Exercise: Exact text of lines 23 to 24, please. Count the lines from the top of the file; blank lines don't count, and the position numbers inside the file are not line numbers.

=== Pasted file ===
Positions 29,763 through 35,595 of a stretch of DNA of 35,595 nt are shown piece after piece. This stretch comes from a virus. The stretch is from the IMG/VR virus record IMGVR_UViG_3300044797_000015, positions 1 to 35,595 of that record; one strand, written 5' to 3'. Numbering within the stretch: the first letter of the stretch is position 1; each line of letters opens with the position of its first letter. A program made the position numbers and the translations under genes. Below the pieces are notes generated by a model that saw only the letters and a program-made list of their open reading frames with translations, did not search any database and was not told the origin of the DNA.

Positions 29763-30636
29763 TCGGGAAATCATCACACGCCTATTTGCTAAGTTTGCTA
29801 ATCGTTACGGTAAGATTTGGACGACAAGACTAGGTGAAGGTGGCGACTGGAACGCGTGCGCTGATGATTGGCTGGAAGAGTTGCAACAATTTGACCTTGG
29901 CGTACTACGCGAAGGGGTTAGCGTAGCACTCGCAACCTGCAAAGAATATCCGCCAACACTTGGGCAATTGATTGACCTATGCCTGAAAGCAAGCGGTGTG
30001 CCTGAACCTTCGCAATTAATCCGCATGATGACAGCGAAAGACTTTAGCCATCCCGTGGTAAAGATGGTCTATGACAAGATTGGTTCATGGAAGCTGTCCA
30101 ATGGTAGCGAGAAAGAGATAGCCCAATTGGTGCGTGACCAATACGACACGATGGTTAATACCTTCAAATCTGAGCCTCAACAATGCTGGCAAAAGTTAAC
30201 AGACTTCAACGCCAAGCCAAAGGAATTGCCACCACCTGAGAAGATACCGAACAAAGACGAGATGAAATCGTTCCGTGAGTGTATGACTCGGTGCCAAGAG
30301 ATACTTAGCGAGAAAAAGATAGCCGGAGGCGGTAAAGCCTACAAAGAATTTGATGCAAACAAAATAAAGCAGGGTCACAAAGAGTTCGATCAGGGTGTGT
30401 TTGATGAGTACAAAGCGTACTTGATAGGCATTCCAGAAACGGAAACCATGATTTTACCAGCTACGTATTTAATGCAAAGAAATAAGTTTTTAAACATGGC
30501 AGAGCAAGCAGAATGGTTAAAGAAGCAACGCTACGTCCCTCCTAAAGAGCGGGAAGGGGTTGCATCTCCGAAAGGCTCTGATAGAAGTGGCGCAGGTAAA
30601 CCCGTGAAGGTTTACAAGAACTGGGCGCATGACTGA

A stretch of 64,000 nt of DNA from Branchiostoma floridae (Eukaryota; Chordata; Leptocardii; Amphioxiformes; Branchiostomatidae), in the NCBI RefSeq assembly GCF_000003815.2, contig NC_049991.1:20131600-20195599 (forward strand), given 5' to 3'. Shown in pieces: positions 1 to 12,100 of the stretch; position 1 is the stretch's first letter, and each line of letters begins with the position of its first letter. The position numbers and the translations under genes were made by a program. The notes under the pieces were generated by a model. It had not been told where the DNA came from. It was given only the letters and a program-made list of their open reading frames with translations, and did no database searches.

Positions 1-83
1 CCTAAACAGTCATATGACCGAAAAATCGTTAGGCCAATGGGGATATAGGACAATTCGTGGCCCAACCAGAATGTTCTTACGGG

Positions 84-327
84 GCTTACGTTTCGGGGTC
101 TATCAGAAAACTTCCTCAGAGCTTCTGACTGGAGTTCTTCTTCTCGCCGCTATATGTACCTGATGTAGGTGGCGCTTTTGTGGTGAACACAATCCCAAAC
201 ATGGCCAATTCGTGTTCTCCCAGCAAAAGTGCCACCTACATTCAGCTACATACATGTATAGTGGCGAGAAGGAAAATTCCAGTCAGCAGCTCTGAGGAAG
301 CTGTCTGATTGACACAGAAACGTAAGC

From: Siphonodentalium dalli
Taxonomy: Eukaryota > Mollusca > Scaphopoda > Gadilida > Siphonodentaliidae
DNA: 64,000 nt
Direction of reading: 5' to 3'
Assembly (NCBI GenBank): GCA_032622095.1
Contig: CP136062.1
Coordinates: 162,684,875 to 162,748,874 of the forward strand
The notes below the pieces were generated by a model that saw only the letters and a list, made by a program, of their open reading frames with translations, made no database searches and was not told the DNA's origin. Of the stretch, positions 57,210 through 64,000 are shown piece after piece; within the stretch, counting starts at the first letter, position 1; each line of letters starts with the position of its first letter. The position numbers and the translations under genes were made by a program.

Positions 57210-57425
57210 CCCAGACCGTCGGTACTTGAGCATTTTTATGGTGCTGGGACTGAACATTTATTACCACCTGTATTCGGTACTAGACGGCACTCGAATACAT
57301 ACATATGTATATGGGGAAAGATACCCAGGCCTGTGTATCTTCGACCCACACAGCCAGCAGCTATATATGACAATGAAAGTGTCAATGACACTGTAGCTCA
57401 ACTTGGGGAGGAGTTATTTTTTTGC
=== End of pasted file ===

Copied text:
DNA: 64,000 nt
Direction of reading: 5' to 3'